I have a set of wheels dropped so hard they managed to puncture three layers of card board and 15mm of high density foam!!
    I worked at Manchester airport for about 4 years and have witnessed how baggage handlers treat cases. I find it hard to imagine any worse treatment but courtiers have a good try

  8. #8
    It is irritating. One of those things that you shouldnt really have to, but prudence says you do - anything we send out gets wrapped as though it is going to be delivered from 800 feet by a Hercules at 350 mph with no drogue 'chute!

    It isnt 100% infallible, but spreads the miser back to the courier - I sign everything as 'goods not inspected, no warranty given'.
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  9. #9
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    Always sign received but not inspected, company policy, if courier objects tell them to take it back, never met a driver yet who objected.
    I am surprised how many people don't follow that simple, sensible, piece of advice.

    Indeed when I worked in a supplies environment there was a made up rubber stamp that said, effectively, "Goods Signed For As Unexamined".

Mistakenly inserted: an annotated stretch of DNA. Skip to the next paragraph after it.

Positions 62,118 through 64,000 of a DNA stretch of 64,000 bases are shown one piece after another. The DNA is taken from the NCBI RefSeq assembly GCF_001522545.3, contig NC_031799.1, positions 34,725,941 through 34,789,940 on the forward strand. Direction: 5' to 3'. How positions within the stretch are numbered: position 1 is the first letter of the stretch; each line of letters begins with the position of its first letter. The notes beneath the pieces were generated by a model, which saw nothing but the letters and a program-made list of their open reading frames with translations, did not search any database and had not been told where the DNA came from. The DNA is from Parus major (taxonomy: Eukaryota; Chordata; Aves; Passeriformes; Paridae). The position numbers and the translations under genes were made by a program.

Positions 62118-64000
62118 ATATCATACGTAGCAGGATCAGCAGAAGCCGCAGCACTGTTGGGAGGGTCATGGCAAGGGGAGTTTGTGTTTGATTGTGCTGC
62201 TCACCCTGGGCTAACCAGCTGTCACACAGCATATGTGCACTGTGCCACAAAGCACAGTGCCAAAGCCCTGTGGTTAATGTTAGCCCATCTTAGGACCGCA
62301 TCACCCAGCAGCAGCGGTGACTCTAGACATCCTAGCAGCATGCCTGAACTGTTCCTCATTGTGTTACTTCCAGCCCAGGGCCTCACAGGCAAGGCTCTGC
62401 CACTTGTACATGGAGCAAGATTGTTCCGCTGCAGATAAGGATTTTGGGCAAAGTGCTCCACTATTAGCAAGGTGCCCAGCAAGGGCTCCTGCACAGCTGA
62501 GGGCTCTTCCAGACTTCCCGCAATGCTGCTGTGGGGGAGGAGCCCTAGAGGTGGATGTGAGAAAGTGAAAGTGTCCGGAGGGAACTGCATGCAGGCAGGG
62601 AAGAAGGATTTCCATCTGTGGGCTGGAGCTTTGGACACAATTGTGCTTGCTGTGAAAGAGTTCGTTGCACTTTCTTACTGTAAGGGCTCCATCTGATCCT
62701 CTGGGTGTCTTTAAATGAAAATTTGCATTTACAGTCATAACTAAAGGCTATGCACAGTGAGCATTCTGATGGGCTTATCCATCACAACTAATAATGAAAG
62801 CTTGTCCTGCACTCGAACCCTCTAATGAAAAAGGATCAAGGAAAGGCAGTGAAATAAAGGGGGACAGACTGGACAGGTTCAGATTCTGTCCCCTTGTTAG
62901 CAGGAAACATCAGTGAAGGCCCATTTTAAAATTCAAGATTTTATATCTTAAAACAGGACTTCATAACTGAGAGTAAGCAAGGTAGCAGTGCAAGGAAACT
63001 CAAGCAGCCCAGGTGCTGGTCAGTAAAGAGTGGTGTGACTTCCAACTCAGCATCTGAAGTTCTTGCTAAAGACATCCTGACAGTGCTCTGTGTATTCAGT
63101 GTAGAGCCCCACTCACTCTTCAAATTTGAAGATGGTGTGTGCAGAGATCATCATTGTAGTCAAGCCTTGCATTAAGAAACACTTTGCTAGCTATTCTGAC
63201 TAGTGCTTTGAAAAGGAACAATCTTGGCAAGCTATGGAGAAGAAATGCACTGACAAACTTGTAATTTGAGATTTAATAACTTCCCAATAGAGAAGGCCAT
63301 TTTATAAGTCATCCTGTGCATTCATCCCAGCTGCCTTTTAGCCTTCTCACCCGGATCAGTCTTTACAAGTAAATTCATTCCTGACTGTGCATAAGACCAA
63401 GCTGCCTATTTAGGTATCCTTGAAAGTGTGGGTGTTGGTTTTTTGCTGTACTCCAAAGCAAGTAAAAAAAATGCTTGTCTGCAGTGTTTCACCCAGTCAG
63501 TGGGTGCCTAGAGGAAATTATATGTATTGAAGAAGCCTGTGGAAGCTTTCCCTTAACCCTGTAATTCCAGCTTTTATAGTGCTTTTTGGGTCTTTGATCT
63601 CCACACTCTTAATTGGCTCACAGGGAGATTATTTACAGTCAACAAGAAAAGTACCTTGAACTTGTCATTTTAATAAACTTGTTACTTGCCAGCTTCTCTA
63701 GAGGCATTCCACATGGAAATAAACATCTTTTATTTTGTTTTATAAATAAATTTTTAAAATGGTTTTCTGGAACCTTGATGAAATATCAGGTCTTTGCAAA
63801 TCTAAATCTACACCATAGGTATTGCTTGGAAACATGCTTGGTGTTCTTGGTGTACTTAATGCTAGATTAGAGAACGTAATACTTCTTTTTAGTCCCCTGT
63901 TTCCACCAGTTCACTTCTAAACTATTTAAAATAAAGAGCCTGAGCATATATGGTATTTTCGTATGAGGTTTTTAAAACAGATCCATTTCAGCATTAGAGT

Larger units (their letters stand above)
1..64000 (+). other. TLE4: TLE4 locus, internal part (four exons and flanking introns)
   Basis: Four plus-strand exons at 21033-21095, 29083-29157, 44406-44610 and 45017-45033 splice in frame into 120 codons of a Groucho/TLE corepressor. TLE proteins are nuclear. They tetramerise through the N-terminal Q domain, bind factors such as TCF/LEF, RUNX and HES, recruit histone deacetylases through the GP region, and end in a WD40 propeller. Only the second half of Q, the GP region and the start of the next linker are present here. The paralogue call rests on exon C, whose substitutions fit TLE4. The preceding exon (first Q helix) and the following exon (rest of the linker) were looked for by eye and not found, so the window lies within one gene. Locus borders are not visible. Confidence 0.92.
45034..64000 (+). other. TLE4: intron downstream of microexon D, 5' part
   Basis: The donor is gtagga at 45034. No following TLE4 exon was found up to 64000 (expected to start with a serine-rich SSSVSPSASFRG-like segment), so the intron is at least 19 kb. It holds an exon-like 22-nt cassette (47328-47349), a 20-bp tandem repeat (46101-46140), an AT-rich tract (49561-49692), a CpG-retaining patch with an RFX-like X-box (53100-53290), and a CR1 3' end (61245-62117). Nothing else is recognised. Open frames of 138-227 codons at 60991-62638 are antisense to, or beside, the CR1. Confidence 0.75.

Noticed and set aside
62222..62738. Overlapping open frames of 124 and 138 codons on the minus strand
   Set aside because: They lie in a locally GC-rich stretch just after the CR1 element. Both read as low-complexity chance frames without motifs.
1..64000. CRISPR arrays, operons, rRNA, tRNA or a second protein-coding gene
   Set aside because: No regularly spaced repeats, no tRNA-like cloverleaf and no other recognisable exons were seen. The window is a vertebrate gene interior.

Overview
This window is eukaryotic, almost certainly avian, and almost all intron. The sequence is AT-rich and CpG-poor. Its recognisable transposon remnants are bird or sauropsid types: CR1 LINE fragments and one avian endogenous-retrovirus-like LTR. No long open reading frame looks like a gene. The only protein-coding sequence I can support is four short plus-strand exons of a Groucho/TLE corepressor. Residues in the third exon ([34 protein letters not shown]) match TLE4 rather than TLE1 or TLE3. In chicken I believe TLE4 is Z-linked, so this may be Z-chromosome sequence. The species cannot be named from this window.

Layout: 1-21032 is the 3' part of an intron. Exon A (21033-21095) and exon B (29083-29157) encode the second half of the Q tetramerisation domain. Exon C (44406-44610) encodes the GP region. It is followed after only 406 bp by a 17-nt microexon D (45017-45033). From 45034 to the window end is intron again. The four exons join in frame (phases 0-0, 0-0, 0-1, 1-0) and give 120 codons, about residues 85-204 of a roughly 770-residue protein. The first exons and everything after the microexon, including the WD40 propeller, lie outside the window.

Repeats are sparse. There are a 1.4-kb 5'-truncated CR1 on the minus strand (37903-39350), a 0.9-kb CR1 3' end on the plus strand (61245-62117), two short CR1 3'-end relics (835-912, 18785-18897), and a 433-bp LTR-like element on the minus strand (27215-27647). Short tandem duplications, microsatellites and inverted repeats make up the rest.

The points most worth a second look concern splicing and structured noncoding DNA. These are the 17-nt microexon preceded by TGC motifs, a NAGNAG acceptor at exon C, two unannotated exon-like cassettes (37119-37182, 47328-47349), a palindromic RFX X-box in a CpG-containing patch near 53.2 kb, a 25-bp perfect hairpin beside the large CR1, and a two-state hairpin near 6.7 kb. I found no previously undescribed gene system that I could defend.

I always sign "one package unexamined" and, as OP say if driver objects they have the option of waitng whilst contents are then checked.

  10. #10
    The argument I have with the sender will be how poorly packaged it was and hopefully they'll foot the repair bill but we'll see what unfolds tmoro!

    I've been onto a friend at EB and luckily it's just the safety catch bit itself, if they can find one. Brno ZKK601. Fingers crossed!

    Out of interest a question for you traders/rfd's, would you expect to foot the bill for the damage if it can't be claimed back, agree to go halves or say it's tough luck on my part and it's now my problem? After all I've paid for advertised goods from a dealer which have arrived in an unsatisfactory condition?

    Just curious before I speak to them again as I've never been in this kind of position before?